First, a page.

I’ve just submitted a first draft for a new feature to (award winning) director Henry Scriven – meanwhile our first collaboration continues to gain festival recognition. Time to dig out the tux…
Thanks to Emma Yates-Badley for nominating me for this blog tour thing. Have a read of her brilliant work in progress, which she is bravely serialising on her blog, and find yourself crying out for more. She was nominated by Louise Swingler, and I’ve since discover that she is not the real Dread Pirate Roberts either. The real Roberts has been retired fifteen years and living like a king in Patagonia. My predecessors include: David Hartley, Dan Carpenter, Sarah Louise Jasmon, Graeme Shimmin and Steve Hollyman.
What am I working on?
After the recent success of How to Become a Criminal Mastermind, I’m collaborating with director Henry Scriven on a new film project, provisionally titled They Look Just Like Us. It’s a Horror-Comedy, and it threatens to be one of the most controversial things I’ve ever done. My characters are taking me to some dark places, and I’m horrified by some of the things they think and do. But that’s people, right?
Why do I write what I do?
Everything I write is designed to entertain. If I can weave in a few ideas and make people think along the way then all the better, but what I really want is to tell a story and take the audience outside of their own existence for 90 minutes, so they feel they’ve lived through something original.
How does my work differ from others in the genre?
I don’t really work in any specific genre, other than comedy. I think that everything should be funny, even the sad moments. That’s how most people get through life so it makes sense to me to reflect that in my storytelling. Whether I’m writing a travel-romance like The Liar’s Guide to South America, a Sci-Fi thriller like Wait Until the Robots or a heist movie like Criminal Mastermind, the characters always relate to each other through humour.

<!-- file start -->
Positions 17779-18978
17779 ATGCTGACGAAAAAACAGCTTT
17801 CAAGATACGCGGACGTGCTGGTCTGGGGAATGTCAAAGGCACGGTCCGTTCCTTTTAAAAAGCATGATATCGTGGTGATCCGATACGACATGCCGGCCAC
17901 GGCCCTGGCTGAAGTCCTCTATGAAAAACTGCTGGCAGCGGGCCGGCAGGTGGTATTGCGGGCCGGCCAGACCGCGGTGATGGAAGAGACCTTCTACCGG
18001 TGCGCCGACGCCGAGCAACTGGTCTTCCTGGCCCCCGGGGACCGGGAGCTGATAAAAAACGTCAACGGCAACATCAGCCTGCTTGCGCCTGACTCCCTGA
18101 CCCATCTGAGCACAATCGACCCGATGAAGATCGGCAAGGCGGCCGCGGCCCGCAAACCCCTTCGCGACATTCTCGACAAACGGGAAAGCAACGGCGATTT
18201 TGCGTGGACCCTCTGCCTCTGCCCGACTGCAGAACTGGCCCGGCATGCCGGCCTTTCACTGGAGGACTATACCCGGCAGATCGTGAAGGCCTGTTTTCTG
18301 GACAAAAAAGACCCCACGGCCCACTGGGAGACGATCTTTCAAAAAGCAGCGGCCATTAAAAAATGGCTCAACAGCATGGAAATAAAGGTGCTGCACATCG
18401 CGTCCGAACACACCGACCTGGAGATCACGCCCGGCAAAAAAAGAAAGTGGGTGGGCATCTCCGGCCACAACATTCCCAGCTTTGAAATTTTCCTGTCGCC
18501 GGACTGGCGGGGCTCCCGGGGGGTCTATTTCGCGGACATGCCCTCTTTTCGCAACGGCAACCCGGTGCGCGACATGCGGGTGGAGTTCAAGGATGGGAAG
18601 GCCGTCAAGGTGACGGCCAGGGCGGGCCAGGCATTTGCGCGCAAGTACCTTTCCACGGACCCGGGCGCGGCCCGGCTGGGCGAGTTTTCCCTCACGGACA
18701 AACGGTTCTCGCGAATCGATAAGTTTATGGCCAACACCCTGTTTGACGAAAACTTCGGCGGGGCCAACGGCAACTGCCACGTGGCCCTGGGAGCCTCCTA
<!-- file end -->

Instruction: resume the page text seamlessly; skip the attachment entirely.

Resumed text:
How does my writing process work?
Typically during the latter stages of an old project I have a few new ideas and characters noodling around in my head. One night I’ll find the thread to hang them all from, and I won’t be able to sleep for the excitement of the plot developing in my mind. At this point I’ll usually get up at 4am and write a synopsis.
Whenever I’ve got a free evening I try to write. I generally mooch around a bit first, trying to brace myself for more time in front of a screen after a day in the office. Quite often I’ll write by hand to overcome this, but screenplays especially are much easier with the right software for formatting.
Normally I won’t actually begin working until ten or even later. Once I’ve started I’ll generally fly for an hour or two, and then have to force myself to stop so I can get a decent night’s sleep. At this point I’ll generally curse myself for starting so late.
Most projects will stall for a month or two when the file will remain unopened. I like to think of this as a cocoon period, although in reality it’s more like a coma. Six months is about typical for a first draft under my current process, and then I’ll edit endlessly until every word is the best one I have. With scripts there’s normally consultation and further edits to be made. With this current project Henry will add additional material, and we’ll hold a read-through which will prompt further changes. Then, should we somehow find a modest budget, we’ll edit again to remove all the explosions and helicopters.
So that’s me. Now I will retire and hand the tour over to someone else. Richard Welwyn, have you ever considered Piracy?
The film world can be a slow moving place. It’s over two years since I co-wrote Criminal Mastermind with Henry Scriven. Fortunately Henry has been busy in that time putting together a brilliant and polished piece of filmmaking that proves a decent feature can be made for just £12k. I’m excited to announce that Henry and I are working on something new, and hopefully the success of HTACM will help us to find some funding. The next one has flamethrowers…
‘How to Become a Criminal Mastermind comes highly recommended. It deserves wide release and much critical praise; a true master class in independent filmmaking and comedy filmmaking in general.’
How to Become a Criminal Mastermind is touring the festival circuit, and so far has picked up the Audience Choice Award for best film at the Worcestershire Film Festival, and the Award for Best Narrative Feature at the River’s Edge International Film Festival, Kentucky.
Watch this space for news of how to get your copy!